by Bonnie Schroeder
Bonnie Schroeder started telling stories in the Fifth Grade and never stopped. After escaping from the business world, she began writing full-time and has authored novels, short stories and screenplays, as well as non-fiction articles and a newsletter for an American Red Cross chapter.
The recent uproar over the lack of non-white nominees for the Academy Awards got me thinking, because I seldom explicitly depict people of color in my books and stories. I don’t think I’m a racist, so why is that?
First off, although I have many friends who are Black, Asian and Latino, I don’t think of them by that label. I think of them as my friend who was with me during a traumatic purge at our former employer, or my gal pal who shares my love of classical music. And so on.
Therefore, I don’t often assign a racial label to the characters I write about. Many of my characters could be black or green or blue or purple, but it’s not relevant so I don’t go into it.
The reason I ask is that our books and stories are often source material for films and television programs, so in a sense, diversity starts with the writers. But is it myjob to impose diversity? I’m not sure.
When I was working in the business world, I certainly enjoyed a diverse assortment of co-workers, many of whom became close friends. Then I retired and spent more and more time in my home community, which has a predominantly White population. I didn’t notice the change at first, preoccupied as I was with making the transition from worker bee to independent writer.
Then I joined a Tai Chi class at the local Y, and the first people to welcome me were an Asian couple. The teacher was Black. A graceful Filipina taught me some of the moves. Suddenly, my world grew more colorful again—no pun intended there, or maybe it is. And I realized how I’d missed hanging out with people who didn’t look or talk like me. Variety is, after all, the spice of life.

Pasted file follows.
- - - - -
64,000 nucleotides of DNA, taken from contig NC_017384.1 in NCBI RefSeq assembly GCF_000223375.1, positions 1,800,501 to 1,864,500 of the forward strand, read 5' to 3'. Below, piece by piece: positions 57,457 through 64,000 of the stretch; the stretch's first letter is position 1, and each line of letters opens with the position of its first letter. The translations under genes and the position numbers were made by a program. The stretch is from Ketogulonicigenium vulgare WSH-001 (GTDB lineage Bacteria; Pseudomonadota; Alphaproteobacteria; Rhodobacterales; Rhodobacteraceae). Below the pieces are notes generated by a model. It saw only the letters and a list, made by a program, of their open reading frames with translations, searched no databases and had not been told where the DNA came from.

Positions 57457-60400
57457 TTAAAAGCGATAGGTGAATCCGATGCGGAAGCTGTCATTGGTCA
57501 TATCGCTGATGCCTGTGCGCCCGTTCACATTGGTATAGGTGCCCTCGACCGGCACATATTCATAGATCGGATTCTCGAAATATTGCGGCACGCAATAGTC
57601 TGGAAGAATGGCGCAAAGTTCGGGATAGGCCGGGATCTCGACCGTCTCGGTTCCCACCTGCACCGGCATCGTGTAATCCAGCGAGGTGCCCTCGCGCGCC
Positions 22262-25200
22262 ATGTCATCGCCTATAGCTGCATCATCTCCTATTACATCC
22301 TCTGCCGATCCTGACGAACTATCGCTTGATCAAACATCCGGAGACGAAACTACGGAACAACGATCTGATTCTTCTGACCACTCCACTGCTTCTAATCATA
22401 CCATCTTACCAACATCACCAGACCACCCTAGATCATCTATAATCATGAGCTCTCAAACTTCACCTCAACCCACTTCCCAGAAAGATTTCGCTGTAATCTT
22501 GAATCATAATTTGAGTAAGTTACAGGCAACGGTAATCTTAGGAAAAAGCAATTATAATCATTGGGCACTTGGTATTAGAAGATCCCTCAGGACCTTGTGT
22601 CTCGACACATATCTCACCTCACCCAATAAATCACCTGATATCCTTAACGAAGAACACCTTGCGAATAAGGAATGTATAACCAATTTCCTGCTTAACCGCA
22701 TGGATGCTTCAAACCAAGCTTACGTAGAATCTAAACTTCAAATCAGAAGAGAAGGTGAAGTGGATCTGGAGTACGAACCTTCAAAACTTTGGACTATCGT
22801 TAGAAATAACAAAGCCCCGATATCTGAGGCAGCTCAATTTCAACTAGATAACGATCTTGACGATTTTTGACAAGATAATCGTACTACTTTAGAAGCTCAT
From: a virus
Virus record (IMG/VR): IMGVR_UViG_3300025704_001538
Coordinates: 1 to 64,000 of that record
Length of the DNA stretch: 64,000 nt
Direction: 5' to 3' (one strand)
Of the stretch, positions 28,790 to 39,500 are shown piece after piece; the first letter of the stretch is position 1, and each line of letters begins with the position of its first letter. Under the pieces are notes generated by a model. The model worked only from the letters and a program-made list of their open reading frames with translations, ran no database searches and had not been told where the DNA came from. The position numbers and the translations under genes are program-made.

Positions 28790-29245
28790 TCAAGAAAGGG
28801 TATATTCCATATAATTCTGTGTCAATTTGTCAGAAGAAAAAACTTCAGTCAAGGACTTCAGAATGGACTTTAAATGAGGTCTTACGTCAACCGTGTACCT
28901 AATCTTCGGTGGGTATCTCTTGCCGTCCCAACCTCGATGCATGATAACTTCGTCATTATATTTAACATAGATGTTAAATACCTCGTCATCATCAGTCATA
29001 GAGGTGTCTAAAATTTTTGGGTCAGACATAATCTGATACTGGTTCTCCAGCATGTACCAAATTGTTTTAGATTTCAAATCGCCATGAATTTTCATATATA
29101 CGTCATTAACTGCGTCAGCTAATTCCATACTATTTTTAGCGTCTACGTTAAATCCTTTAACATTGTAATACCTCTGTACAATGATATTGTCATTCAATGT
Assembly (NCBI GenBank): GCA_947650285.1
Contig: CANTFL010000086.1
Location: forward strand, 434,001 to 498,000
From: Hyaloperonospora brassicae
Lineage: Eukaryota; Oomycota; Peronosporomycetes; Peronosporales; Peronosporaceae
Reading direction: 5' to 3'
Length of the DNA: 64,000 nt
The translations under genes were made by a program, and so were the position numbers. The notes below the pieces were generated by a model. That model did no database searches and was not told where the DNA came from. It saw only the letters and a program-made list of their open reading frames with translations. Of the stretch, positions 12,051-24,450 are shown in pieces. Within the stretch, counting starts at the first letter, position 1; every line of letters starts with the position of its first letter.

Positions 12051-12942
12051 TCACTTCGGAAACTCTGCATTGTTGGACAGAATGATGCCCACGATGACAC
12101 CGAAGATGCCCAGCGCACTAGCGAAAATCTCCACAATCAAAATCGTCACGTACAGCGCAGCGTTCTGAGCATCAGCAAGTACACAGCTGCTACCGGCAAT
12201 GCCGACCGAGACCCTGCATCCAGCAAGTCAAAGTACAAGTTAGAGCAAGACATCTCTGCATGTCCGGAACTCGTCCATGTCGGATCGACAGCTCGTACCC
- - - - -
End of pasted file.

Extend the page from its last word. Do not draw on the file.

We need variety and color in our lives; it enriches us and makes the world more interesting. The universe offers a panorama of colors, shapes, sizes, sounds, tastes and smells to experience.
But back to my question: should I be more explicit in my character descriptions to make it clear that the protagonist or her friend or her boss is a particular race or color? Is there a way to denote ethnicity—to make my writing more polychromatic—without being obvious or patronizing?
After all, despite the self-important proclamations of certain performers, Hollywood would be nothing without the written word. So to circle back to my original premise, your book or my short story might be the starting point.
Sometimes the story or the situation demands a character be a certain race, but often he or she could be any race, at least in my stories. Then the reader can decide for himself or herself if the character is Black or Asian (or Martian.)
Weigh in with youropinion on this admittedly tricky subject. Do you consciously include a variety of ethnicities in your writing? Do you think it’s a good thing to do? Or is it better to let the reader fill in the blanks and imagine a character in any color they want?